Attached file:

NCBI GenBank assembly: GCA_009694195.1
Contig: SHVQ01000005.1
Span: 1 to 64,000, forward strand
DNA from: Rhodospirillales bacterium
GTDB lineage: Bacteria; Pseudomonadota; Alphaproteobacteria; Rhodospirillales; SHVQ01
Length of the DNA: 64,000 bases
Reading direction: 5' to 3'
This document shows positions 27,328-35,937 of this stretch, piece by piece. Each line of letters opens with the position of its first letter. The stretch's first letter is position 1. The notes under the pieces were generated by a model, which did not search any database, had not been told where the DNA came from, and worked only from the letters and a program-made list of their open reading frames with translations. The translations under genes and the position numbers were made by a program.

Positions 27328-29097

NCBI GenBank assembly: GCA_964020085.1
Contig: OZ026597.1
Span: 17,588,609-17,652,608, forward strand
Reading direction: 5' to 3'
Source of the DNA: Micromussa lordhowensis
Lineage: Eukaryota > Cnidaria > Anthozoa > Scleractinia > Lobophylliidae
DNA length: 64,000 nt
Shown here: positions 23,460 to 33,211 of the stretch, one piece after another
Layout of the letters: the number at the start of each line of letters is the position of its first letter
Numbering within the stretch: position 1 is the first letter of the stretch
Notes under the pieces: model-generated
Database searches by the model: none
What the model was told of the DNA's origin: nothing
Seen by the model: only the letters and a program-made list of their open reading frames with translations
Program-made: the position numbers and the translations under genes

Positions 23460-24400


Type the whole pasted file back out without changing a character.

NCBI GenBank assembly: GCA_009694195.1
Contig: SHVQ01000005.1
Span: 1 to 64,000, forward strand
DNA from: Rhodospirillales bacterium
GTDB lineage: Bacteria; Pseudomonadota; Alphaproteobacteria; Rhodospirillales; SHVQ01
Length of the DNA: 64,000 bases
Reading direction: 5' to 3'
This document shows positions 27,328-35,937 of this stretch, piece by piece. Each line of letters opens with the position of its first letter. The stretch's first letter is position 1. The notes under the pieces were generated by a model, which did not search any database, had not been told where the DNA came from, and worked only from the letters and a program-made list of their open reading frames with translations. The translations under genes and the position numbers were made by a program.

Positions 27328-29097

NCBI GenBank assembly: GCA_964020085.1
Contig: OZ026597.1
Span: 17,588,609-17,652,608, forward strand
Reading direction: 5' to 3'
Source of the DNA: Micromussa lordhowensis
Lineage: Eukaryota > Cnidaria > Anthozoa > Scleractinia > Lobophylliidae
DNA length: 64,000 nt
Shown here: positions 23,460 to 33,211 of the stretch, one piece after another
Layout of the letters: the number at the start of each line of letters is the position of its first letter
Numbering within the stretch: position 1 is the first letter of the stretch
Notes under the pieces: model-generated
Database searches by the model: none
What the model was told of the DNA's origin: nothing
Seen by the model: only the letters and a program-made list of their open reading frames with translations
Program-made: the position numbers and the translations under genes

Positions 23460-24400